Not all transporter malfunctions are happy accidents

The ideal goal of a “block” powered editor in my mind would be to teach your users how to think in blocks, so that their HTML is structured and formatted from the get-go with the particular idiosyncrasies of that format in mind. I’m not sure if that’s what the authors of Gutenberg set out to accomplish, but it’s the ideal outcome I can think of from such a project.

Personally I gave up on WYSIWYG years ago because I wanted precise control over what I wrote and not have the editor insert it’s ideas of how to output my thoughts. I began using Textile (markup) and have since dabbled a little in Markdown, and if I’m truly not getting the output I want, I switch to plain HTML. So, my initial reaction to having Gutenberg thrust upon me was to immediately reach for the off switch.

As an aside - I wanted to write a quick footnote here, but by default Gutenberg does not appear to support them. I’m guessing there are plugins for this, or maybe a setting I’ve missed, but it doesn’t appear to be possible out of the box - something I cannot abide.

What I wanted to write as a footnote was that I did enable Gutenberg early as a plugin just to see what it was all about, but freaked out and turned it off immediately because change is awful and should never be tolerated. It’s possible that I left it turned on, and only thought I disabled it, but I’m pretty sure it’s turned on by default, and research is for chumps.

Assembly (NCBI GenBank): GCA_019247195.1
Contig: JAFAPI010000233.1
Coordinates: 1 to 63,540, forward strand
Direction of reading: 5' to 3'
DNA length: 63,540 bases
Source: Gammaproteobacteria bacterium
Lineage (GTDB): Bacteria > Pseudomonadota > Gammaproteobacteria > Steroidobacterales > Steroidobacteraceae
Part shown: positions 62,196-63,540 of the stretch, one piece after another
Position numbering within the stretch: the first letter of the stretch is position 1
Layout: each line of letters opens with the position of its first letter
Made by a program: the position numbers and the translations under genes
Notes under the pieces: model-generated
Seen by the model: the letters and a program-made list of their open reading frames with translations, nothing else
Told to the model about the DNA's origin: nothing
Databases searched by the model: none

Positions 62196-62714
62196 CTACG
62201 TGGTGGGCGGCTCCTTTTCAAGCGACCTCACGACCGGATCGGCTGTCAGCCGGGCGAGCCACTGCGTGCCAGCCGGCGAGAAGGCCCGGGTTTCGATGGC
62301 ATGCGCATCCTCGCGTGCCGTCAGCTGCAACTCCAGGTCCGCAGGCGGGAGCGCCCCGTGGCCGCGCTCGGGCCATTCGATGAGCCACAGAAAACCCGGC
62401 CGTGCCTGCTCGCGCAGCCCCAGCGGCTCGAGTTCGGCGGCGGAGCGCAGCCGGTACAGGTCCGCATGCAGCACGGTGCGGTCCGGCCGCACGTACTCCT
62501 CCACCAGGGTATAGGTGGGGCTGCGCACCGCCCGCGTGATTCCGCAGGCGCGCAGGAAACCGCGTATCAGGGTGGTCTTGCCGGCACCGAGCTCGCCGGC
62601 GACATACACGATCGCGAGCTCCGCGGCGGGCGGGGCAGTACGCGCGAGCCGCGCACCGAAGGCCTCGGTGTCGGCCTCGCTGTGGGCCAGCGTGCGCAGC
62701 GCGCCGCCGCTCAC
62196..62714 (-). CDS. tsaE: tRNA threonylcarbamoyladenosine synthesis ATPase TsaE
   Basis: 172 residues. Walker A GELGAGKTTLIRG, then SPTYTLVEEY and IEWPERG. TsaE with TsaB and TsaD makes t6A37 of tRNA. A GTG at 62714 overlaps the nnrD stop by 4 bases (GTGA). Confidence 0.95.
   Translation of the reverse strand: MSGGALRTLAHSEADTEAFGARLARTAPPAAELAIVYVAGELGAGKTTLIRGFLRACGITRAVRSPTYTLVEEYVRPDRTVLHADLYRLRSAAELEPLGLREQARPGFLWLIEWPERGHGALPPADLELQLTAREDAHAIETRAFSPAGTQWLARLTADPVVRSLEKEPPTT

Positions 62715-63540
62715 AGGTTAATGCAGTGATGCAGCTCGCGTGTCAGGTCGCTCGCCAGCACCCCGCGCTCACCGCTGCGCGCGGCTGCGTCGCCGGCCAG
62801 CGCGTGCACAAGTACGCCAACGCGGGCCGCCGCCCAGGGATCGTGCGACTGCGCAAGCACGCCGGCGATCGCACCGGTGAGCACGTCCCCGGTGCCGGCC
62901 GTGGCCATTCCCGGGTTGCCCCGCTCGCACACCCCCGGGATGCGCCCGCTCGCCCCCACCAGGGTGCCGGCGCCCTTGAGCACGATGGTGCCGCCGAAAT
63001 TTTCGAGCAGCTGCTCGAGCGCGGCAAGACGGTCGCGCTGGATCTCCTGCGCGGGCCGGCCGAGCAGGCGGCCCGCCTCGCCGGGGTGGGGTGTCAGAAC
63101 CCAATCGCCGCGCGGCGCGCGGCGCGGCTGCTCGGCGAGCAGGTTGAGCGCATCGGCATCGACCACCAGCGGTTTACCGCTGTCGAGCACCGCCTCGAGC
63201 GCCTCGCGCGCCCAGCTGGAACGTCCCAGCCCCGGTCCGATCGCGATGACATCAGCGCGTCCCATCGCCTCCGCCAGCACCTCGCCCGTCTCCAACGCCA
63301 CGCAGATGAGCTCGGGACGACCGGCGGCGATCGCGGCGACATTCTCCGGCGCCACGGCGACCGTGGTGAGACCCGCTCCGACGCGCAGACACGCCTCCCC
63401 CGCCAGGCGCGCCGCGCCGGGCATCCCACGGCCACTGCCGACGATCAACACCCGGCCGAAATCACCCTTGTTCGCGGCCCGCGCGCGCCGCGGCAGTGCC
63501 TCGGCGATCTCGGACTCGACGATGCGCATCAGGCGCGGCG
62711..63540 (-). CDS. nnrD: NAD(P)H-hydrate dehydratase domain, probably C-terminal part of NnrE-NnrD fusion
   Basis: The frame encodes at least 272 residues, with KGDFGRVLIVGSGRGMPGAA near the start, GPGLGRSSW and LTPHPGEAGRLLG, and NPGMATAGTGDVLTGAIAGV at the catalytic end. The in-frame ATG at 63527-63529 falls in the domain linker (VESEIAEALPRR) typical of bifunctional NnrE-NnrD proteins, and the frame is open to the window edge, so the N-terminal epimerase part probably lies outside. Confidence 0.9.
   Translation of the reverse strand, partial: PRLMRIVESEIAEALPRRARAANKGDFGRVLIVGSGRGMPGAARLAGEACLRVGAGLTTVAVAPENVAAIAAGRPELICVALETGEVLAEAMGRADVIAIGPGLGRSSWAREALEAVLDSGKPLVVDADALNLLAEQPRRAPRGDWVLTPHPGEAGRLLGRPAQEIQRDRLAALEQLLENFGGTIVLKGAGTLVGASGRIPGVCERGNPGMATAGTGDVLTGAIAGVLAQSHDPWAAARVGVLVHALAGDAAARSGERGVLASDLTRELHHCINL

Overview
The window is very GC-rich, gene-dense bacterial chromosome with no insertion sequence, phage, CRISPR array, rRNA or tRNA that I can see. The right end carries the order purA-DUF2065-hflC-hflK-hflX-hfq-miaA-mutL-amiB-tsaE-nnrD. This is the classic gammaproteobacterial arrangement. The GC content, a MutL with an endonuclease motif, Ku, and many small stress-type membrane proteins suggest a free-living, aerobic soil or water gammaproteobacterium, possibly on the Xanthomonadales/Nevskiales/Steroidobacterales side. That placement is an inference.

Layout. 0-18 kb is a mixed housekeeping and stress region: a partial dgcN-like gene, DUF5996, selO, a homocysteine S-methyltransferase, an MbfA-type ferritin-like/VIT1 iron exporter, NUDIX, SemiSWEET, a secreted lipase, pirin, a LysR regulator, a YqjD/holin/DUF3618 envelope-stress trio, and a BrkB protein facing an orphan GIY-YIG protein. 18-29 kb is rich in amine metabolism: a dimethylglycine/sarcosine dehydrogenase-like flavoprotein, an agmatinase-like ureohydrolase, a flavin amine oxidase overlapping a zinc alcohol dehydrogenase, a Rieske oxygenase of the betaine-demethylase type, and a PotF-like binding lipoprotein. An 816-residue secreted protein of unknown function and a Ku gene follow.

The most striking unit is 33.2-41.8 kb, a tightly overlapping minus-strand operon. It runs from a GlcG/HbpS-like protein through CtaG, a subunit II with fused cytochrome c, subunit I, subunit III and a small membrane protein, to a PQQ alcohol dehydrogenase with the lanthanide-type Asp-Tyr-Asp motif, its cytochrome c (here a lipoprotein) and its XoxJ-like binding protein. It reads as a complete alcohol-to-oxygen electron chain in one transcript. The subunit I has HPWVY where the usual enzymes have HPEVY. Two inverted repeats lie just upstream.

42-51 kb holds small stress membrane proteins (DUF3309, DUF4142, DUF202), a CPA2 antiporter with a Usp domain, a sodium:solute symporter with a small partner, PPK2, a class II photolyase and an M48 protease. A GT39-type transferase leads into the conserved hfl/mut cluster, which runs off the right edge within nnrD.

While I’m writing, I’m noticing what I’m going to presume is a bug that’s causing the cursor to reset to the top of the paragraph I’m writing every time the page auto-saves. This is annoying. It could be a setting or another plugin I have causing the issue though, so it may not happen to everyone.

In summary, what I’m hoping to find when I press publish is a concise and minimal HTML output on my final page. The block paradigm, and the beautifully crafted interface for building those blocks appeals to me on a technological level, and I truly hope that the Gutenberg idea sticks and is embraced by the Wordpress user base. While there appear to be some minor issues (that might be unique to my setup), the idea is sound and may go some way to improving the guts of the sites that use it, which is a win.

Addendum: Gutenberg is wigging out with my Textile plugin and adding an extra <br/> tag after every paragraph. Other than that, the output HTML is every bit as simple and elegant as I could have hoped for. I will need to find a resolution to the Textile/Gutenberg conflict some time, and it might simply be switching off Textile once and for all, but if you come here and the page still has giant empty space between paragraphs, you’ll know it’s not because of Gutenberg.

The Christmas Playlist That Doesn't Suck (2018)
A photo of a handmade mushroom from Nintendo Mario games hanging on a Christmas tree

Mini Mario Mushroom by Amy Dianna

I’ve scoured Soundcloud to find the best Christmas music I could find. It’s chock full of Christmas favourites that are guaranteed to:

  1. Bring Christmas cheer
  2. Not suck

This years playlist includes:

Jingle Bells, a version of All I Want for Christmas Is You that doesn’t make me want to murder someone, an original track by Sia, and many more classics reimagined in ways that don’t suck.

The whole Christmas Playlist That Doesn’t Suck (2018) is up on Soundcloud right now, go have a listen!

Thank you to all the artists who have shared their Christmas songs on SoundCloud for the rest of us!

RPGs and Native Animals

I took the kids and Mil to Cleland Wildlife Park today. It’s one of my favourite places in Adelaide, and I’ve made some fun memories with the kids and various grandparents over the last ten years.

Kangaroo in Sunlight, Cleland Wildlife Park

Josh Nunn on Flickr